Situated to the south of the Valley of the Kings, the Valley of the Queens was first used as a burial place for some princes and members of the royal family during the 18th Dynasty. It wasn't until the Ramesside period that this valley became the chosen burial place for the wives of the Pharaohs, most notably Queen Nefertari. Although smaller and less elaborate than the Valley of the Kings, the tombs are nevertheless impressive. Only three tombs are open to visitors, so this valley is usually skipped by tour groups, making it a much more pleasant experience than the overcrowded Valley of the Kings. Further details can be found on my separate page on the Necropolis of Thebes.
the most important tomb is the one of queen Nefertari the wife of king Ramsis the second.
Nefertari Meri-en-mut (a name meaning “the Lovely One, Beloved of Mut”) most probably married the great pharaoh Ramesses II before he mounted the throne and she held a position altogether peculiar and unequalled in the history of Egypt. Numerous epithets define her as the “sweet of love”, the “pretty – looking”, the “rich in charm”.
This leading role, compared with the other numberless wives of pharaohs, is confirmed by the fact that she was always in Ramesses’ retinue, not only during civil and religious ceremonies, but even in the course of important journeys, like the one made to Nubia in the year 24 of his reign (around 1255 BC), on the occasion of the inauguration of the little temple of abu Simbel dedicated to the goddess hathor and to Nefertari herself: the queen is represented in large statues equal in size with those of the pharaoh, an extraordinary fact, considering that generally the wife was shown at the side of the pharaoh hardly coming up to his knee.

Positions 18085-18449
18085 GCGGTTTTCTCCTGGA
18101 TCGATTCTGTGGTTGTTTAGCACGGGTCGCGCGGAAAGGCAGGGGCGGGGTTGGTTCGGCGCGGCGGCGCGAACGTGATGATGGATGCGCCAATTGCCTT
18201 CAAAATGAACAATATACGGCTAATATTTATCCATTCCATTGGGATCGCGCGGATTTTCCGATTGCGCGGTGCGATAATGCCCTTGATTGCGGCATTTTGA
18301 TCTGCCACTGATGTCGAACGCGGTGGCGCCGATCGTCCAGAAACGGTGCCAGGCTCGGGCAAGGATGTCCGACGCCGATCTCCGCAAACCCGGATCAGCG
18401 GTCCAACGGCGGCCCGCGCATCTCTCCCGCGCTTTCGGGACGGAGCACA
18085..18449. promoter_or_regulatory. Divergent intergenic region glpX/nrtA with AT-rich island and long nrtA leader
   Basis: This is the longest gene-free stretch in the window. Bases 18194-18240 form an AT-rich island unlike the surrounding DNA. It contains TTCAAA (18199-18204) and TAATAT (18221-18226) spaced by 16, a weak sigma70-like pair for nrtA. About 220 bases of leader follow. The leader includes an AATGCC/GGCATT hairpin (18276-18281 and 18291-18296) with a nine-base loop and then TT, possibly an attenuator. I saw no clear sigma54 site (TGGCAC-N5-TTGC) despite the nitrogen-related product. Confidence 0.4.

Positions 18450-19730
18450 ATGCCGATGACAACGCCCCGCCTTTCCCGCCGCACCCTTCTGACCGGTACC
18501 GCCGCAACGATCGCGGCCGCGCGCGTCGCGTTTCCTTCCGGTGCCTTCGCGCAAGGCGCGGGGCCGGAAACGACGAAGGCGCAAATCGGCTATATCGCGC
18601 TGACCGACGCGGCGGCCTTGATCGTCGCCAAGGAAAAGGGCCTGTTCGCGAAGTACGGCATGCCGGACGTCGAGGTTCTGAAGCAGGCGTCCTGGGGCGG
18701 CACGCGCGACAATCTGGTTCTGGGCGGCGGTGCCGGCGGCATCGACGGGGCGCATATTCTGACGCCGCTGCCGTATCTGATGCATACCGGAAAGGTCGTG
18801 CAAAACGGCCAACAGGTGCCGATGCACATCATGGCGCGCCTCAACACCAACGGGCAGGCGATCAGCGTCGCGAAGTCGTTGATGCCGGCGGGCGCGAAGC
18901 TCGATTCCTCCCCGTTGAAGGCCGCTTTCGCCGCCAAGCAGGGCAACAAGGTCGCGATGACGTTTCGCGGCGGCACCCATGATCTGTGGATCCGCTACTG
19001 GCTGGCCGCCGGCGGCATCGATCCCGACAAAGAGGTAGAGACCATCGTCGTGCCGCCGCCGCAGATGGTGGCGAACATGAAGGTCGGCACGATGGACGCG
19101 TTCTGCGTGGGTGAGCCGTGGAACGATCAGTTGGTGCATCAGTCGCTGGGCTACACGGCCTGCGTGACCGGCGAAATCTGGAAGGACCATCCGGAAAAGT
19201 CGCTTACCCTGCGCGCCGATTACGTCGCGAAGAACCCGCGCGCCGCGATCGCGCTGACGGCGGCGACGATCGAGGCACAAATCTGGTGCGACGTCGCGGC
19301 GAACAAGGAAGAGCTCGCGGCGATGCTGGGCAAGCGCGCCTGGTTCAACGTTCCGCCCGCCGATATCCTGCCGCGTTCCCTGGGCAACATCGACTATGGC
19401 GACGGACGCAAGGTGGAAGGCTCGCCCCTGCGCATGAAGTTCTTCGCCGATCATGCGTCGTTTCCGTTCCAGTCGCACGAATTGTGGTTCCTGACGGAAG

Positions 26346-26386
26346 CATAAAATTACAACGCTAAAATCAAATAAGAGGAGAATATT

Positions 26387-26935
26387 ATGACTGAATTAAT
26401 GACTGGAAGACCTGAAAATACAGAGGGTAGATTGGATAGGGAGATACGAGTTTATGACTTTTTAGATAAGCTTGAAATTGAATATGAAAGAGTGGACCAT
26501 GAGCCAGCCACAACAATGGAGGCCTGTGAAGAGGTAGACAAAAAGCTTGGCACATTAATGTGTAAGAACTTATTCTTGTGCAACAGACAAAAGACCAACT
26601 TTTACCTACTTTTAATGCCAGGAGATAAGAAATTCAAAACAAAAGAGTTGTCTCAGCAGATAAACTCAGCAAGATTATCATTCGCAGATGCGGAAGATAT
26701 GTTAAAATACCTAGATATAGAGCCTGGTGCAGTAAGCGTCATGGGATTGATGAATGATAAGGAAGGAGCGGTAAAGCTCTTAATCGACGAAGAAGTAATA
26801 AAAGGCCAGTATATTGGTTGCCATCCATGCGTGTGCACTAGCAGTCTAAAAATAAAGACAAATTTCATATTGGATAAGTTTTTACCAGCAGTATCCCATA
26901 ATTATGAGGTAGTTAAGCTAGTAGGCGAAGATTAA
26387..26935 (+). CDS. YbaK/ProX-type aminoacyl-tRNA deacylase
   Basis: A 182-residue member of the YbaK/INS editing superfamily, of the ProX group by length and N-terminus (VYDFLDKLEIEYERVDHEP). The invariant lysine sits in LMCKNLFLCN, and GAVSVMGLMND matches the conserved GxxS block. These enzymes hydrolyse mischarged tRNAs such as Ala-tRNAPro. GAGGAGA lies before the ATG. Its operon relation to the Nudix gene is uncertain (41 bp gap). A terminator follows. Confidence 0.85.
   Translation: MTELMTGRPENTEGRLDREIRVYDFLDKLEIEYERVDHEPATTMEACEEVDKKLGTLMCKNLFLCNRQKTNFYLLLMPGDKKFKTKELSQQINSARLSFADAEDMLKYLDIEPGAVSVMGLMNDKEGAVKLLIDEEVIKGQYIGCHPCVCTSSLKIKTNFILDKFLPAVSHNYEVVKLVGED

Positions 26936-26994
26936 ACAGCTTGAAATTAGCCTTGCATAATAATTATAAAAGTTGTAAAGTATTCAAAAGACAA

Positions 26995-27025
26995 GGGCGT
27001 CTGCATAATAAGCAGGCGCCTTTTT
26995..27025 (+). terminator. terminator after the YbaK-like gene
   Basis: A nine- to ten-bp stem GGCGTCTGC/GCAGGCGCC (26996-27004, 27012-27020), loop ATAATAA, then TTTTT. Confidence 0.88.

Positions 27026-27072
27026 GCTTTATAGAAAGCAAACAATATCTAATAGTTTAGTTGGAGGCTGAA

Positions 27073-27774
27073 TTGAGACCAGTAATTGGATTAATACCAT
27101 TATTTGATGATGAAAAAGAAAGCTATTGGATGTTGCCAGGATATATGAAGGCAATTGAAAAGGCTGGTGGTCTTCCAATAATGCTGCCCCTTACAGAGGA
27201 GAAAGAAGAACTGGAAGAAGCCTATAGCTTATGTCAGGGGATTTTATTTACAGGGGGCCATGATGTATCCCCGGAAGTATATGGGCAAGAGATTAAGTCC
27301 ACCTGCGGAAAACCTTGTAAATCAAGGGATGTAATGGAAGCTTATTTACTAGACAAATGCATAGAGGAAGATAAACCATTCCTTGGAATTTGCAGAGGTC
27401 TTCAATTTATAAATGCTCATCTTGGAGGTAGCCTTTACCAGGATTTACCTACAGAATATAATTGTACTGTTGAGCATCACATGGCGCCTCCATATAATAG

If there is one wish left that I would like to see in Egypt it would be Nefertari's tomb. But it is closed to the public.
You can enter it if you have enough money to spare. But to me the money is a bit more than I can afford. Or think it is worth that kind of money.....
Could it be that the most beautiful tomb in Egypt is exploited? I think so! The tomb has some mythical aura around it and the fact that it is closed to the public adds to the mistery.
Don't misunderstand me: I think it is closed for good reasons! Where ever I went on vacation I saw tourists showing no respect for the precious items in museums or historical sites. Taking photos with flash while it was clearly displaid that it was forbidden. Is that one picture so important that you don't care of what effect it will have on that unique item?